It's an interesting soup.  When I serve it, many people don't know what vegetable it is.  It has a delicate flavour, not 'carroty' at all.  It pays to make a lot because people often come back for seconds.  Sometimes we've had it for tea with grated cheese melted on top.  When I was on the farm and we had a huge vegetable garden, I grew so many carrots we didn't eat them all, and some grew to be huge, strong monsters over the winter.  In they went, into the crécy, and the flavour was just as mild, sweet and hard to pin down as always.  Once, one carrot fed all five of us!

Below is how the soup recipe appears in my book.  I'll record it here because it's one of our family's favourites.  So it's here for posterity then.

Grate about 1/2 kg (1 lb) of carrots and two large potatoes into a pan with some melted butter.  Add a couple of chopped onions and let the mixture sweat for a few minutes until the vegetables have started to 'melt'.
Then add a litre of good chicken stock, salt and freshly ground white pepper and allow to simmer slowly for about an hour.  Then pass it through a mouli or whip in an electric blender.

Serve with freshly chopped parsley or chervil.
You can also add a nice big knob of butter just before serving and swirl it around.
We especially like it with a sprinkling of freshly-popped pumpkin kernels on top and some grated sharp (tasty) cheddar cheese.

Saturday, 16 May 2009

A walk around the Mount.

NB All these photos look much better embiggerated.  You just click on them.

A popular activity around here is a walk 'around the Mount'.  It's pretty, doesn't take long (3/4 of an  hour), it's accessible and safe, with just enough interest and beauty to please everyone from zero to incontinent.  We can walk on a hot day, as it's shady, and even on a drizzly day because it's mostly under trees.  It can be dazzlingly gorgeous when the Pohutakawa (Po-hoo-ta-kar-wa) are in bloom, or there's a big swell after a storm and the waves seem determined to dash themselves to pieces on the rocks.  Birdlife abounds and is surprisingly tame, despite this reserve being at the end of an urban peninsula.  Sun or shine, there's always something different to see.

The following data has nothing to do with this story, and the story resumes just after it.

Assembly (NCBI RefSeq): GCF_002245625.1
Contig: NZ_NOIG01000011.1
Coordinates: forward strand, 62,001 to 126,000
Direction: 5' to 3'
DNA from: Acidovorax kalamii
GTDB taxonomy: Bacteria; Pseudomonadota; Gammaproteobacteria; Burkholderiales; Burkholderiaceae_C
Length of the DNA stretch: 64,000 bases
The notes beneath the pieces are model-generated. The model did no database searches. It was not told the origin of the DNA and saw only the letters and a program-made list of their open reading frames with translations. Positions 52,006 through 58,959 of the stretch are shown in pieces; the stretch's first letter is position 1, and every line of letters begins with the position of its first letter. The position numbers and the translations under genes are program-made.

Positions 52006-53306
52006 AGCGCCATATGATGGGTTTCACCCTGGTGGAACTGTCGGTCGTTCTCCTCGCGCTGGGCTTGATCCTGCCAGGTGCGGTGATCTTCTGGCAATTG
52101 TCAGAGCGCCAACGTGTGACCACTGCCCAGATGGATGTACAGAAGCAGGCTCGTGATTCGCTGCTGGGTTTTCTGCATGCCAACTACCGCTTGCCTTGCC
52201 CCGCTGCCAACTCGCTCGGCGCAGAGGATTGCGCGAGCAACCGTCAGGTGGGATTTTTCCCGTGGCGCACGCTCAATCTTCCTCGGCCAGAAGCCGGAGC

Many people who live on the Mount Maunganui peninsula walk or run it daily, and it's a popular second date for those meeting online.*

So, have I convinced you?  Shall we go for a 'Walk Around the Mount?'

First, as my father was a cartographer, and I like to Locate myself, and assume you might like to too, let's have a look at the map:

This is Pilot bay - the internal side of the isthmus at the base of the Mount, and the lights of the port are still glowing as I park the car.  That container vessel is getting up smoke, and the tide is high - so she will soon be heading out of the narrow harbour entrance between Mount Maunganui (Mong-ga-noo-ee) and Matakana Island.  The big vessels can't get in and out without a reasonable depth of water.

We walk between the high-rise apartments and the lower slopes of Mauao (The Maori name for Mt Manganui) towards the ocean side of the isthmus.  There used to be a little pub here on the corner, where this apartment is now, and I did a drawing of it when I heard it was to be demolished.

A tanker is waiting its turn to go through the narrows as the sun inches up.

We climb the track through the pohutakawas.

The hard, black volcanic debris down on the shore is still contorted and sharp, showing little erosion despite the action of sand and surf for thousands of years.

Looking back along the track, we can see the high-rise and Mt Drury.

A fantail flips and squeaks close to walkers, eating the tiny bugs their passing disturbs.  Can you see it?  It is well camouflaged.

That tanker has come through the gap between the Mount and Matakana Island:

The walkers are out!  Here's some determined power-walking women who have overtaken us: 

Imagine these waves four times the size; this is an exciting walk when the spray splashes over the path!

Fishing boats get an early start on the day.  And an early fisherman has already caught something straight off the rocks.

A pheasant nonchalantly strolls four paces from my path.  No dogs are allowed on this track, and any cats spilling over from the urban area are probably caught in the traps set for possums, so the birds are quite unafraid here.

Past the half-way point, there is a little sandy bay.  In the distance you can see the port's container cranes looking like odd giraffes.  This is Pilot Bay again.

And there are herring gulls, and shags and a quartet of oyster-catchers with their strong, brilliant scarlet beaks:

This part of the track looks like it has been transported through another dimension and has appeared from England somewhere...

Back at Pilot Bay, another fisherman waits for a nibble.  The sun has disappeared into a band of low cloud to remind me it really isn't summer any more.  Time to get home and have some breakfast!

Last images to show where we went.  Next time to the top?

* And I should know :-)